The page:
It is the desired level of darkness that is most interesting I think. I personally have developed a refined ability to move between the sacred space of my art making which kicks in as soon as I enter the studio or grab my plein air bag or look through the camera lens while gathering references. When the painting practice activities are done, I step out of this space and turn my attention to finding homes for what I have created or even what I might like to create. The time between the two practices is divided approximately 50/50 over a month. If one is to do 50/50 split, as long as they have an internet connection, it doesn’t seem to matter if they live urban or rural – the amount of darkness now becomes the artist’s choice. This is because the 50 percent of time spent finding homes for paintings through representing, marketing and selling ones work either directly or by developing contracts with third parties such as curators, art agents and galleries ensures their is enough light and remuneration to sustain the highly valued dark places for inner peace for making our best art.

    Sometimes, an artist is lucky and they have a partner that can do much of 50% for finding homes for artwork. I am not so fortunate and know that if homes are to be found, this task falls on squarely on my shoulders and it can be done from a small island off the southwest coast of Canada where the number of paintings painted continues and the number of paintings sold increases year over year, even during the pandemic. The Ukrainian war might change this but my strategy and fallback scenarios are already developed and being implemented to sustainably weather what appears to be a worldwide unraveling on many levels…. And the painting shall continue as long as I am able to paint.

    • 50/50 in time spent is an interesting viewpoint. The social media aspect of finding homes for my art can seem daunting yet necessary to maintain motivation for creating. Thank you for putting a boundary around it.

  5. Every time I am painting I ponder all these questions to myself. I have become a reclusive painter in the last few years instead of a “social painter” who didn’t put anything on canvas without it being scrutinized by fellow painters on some level. I wouldn’t consider myself painting in obscurity since what I paint does get put on the market. Perhaps people do remember me, not sure, I cancelled out of social media and never go anywhere, not pandemic reasons, just how life is now. I feel a sense of calm in knowing I paint for the physical me now, and not the ego image me. Not competing against others. Not painting to hope to walk across a stage and get a trophy. Nope, in the musically set studio I take a deep breath and let the painting take me to where ever it must go. So much better. Great letter, Sara, thank you!!

  6. Mudito Drope on

    No more market place for me. Not too successful there as I was never comfortable with it . Now I paint for me alone and it is just fine. Freeing in fact. Do like to share with friends and family.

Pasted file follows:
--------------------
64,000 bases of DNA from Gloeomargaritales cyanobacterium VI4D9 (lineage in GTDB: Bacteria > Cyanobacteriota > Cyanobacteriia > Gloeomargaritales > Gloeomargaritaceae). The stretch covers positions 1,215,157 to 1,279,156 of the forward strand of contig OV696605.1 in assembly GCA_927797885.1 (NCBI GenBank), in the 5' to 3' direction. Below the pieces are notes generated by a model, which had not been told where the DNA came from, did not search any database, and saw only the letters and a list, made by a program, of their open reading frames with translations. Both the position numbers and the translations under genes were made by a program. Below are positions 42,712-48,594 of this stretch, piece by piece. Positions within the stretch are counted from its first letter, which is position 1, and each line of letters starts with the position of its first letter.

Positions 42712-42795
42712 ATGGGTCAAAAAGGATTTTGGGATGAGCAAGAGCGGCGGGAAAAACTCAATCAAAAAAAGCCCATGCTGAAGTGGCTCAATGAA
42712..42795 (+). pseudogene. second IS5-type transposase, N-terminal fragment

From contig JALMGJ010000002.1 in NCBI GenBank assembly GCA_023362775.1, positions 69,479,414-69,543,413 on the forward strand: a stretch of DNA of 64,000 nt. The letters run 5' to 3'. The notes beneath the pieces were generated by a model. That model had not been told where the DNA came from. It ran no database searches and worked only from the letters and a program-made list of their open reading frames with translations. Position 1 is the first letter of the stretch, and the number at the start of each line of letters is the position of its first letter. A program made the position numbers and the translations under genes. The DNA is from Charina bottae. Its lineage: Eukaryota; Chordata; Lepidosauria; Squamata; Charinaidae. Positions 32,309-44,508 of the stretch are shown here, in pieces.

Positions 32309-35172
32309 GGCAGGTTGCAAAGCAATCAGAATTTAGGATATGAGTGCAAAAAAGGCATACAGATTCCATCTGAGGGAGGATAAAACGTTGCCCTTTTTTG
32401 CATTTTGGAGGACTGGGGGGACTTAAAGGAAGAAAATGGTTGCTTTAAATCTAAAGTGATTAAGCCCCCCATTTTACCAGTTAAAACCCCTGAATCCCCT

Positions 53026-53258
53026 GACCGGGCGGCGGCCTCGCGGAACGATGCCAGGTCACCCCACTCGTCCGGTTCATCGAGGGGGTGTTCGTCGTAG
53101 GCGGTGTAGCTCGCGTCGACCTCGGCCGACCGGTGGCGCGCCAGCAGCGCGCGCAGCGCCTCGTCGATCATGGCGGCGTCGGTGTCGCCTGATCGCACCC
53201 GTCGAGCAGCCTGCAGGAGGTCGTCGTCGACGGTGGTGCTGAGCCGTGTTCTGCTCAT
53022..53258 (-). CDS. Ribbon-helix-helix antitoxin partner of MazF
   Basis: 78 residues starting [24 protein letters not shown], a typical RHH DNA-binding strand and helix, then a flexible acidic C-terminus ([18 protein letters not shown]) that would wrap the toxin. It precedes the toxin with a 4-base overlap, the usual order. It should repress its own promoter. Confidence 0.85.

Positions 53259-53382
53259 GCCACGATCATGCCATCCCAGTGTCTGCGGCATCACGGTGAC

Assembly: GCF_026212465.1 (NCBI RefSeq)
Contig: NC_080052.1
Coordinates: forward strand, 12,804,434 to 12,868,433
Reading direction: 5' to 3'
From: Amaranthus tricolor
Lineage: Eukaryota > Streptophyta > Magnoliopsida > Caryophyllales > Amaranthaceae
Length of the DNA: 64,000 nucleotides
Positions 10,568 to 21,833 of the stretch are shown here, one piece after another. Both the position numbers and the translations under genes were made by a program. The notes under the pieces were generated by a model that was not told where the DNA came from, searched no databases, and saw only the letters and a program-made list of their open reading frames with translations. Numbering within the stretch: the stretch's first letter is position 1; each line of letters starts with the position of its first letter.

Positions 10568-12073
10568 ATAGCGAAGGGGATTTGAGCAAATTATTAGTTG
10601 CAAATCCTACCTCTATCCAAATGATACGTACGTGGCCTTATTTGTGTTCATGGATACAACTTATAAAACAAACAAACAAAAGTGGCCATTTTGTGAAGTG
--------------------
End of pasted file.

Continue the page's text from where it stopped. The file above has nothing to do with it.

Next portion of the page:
7. I have been painting and illustrating for 20 years and this year have gone back into my studio to explore sculpting. I am in my 50s and feel that it will to ake many more years for me to be where I want to be artistically and that’s ok. This article offers validation of my quiet work in my own relative darkness. I do hope to have my art recognized in time. My mother lives to be 93;years old and I hope to have many years ahead to play and explore.

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Featured Workshop

Permission to Paint Expressively Series (Session 1)
June 27, 2022 to June 30, 2022

image001 (2)Permission to Paint Expressively Series   Session 1     

June 27-30, 2022

Join Ellie Harold for “Expressive Painting: Color from the Inside Out.”  Do you struggle with color? For chromophobics or anyone who would like greater freedom in their use of color, this workshop focuses on activating and applying your innate color sense. Content, process and lightly structured exercises allow you access to a wider range of color expression in the safe space of Ellie’s studio, located only 3 blocks from Lake Michigan near Sleeping Bear Dunes. “Expressive Painting: Color from the Inside Out” has the potential to transform not only your art but your life! Details and registration at
 23rd Psalm, 2019
30 x 24 inches

Featured Artist

I grew up on a farm in Ohio, and that experience gave me a love of nature and the seasons and a deep belief in personal independence, as well as a love of experimentation. These have been the foundations of my work as a painter. I believe that learning in art or any subject is lifelong, and that the most important lessons we learn are through our personal interests and experimentation. After my husband’s death in 2018, I visited Israel the next year, and was inspired by the amazing landscape colors, and especially the old city of Jerusalem, with its crumbling walls, and its deep religious importance. I found my way out of grief by painting the Eight Gates of the old city.